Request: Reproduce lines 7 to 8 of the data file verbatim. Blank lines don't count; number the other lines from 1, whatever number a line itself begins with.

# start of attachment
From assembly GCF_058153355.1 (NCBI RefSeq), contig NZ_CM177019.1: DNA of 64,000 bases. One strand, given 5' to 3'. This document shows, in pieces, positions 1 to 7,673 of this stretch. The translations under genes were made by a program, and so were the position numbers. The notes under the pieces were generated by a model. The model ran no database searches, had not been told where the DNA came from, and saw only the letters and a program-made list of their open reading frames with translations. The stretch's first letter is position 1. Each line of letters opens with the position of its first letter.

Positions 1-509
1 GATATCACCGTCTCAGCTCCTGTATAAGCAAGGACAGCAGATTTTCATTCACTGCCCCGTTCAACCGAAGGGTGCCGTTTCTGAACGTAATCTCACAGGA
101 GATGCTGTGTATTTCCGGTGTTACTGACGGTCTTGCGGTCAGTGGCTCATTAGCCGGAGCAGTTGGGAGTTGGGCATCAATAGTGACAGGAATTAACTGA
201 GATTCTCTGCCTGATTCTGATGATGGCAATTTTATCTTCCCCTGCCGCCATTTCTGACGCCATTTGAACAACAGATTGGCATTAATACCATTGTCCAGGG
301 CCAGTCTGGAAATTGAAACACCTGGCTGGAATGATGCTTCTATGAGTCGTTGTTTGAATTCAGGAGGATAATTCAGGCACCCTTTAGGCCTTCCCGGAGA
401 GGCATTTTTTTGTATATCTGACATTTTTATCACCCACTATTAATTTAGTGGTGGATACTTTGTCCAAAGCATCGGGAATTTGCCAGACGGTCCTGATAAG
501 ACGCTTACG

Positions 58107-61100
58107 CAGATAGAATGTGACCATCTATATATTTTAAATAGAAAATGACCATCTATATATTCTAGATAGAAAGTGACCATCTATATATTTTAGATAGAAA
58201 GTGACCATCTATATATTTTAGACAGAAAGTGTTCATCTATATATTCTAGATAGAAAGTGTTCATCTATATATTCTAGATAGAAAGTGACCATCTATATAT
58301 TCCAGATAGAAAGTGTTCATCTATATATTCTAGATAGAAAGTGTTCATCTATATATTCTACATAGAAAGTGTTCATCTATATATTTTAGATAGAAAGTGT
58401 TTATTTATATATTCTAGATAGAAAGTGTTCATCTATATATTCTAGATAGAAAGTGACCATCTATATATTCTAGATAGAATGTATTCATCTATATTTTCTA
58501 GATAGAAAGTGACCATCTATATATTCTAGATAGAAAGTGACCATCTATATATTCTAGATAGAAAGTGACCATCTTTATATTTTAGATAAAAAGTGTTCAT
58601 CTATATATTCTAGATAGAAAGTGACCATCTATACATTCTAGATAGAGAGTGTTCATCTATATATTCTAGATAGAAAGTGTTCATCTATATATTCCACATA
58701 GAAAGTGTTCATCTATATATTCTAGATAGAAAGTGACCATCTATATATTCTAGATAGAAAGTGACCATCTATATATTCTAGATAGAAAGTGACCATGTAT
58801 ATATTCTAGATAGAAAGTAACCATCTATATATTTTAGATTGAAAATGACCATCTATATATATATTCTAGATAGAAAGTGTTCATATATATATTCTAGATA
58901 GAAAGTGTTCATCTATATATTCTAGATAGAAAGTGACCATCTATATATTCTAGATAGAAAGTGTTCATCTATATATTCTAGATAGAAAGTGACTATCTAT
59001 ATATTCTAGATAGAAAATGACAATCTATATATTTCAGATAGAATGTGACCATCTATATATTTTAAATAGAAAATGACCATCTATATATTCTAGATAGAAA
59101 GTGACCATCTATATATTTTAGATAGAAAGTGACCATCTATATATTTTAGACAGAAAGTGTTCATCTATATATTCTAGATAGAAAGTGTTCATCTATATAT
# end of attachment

401 GGCATTTTTTTGTATATCTGACATTTTTATCACCCACTATTAATTTAGTGGTGGATACTTTGTCCAAAGCATCGGGAATTTGCCAGACGGTCCTGATAAG
501 ACGCTTACG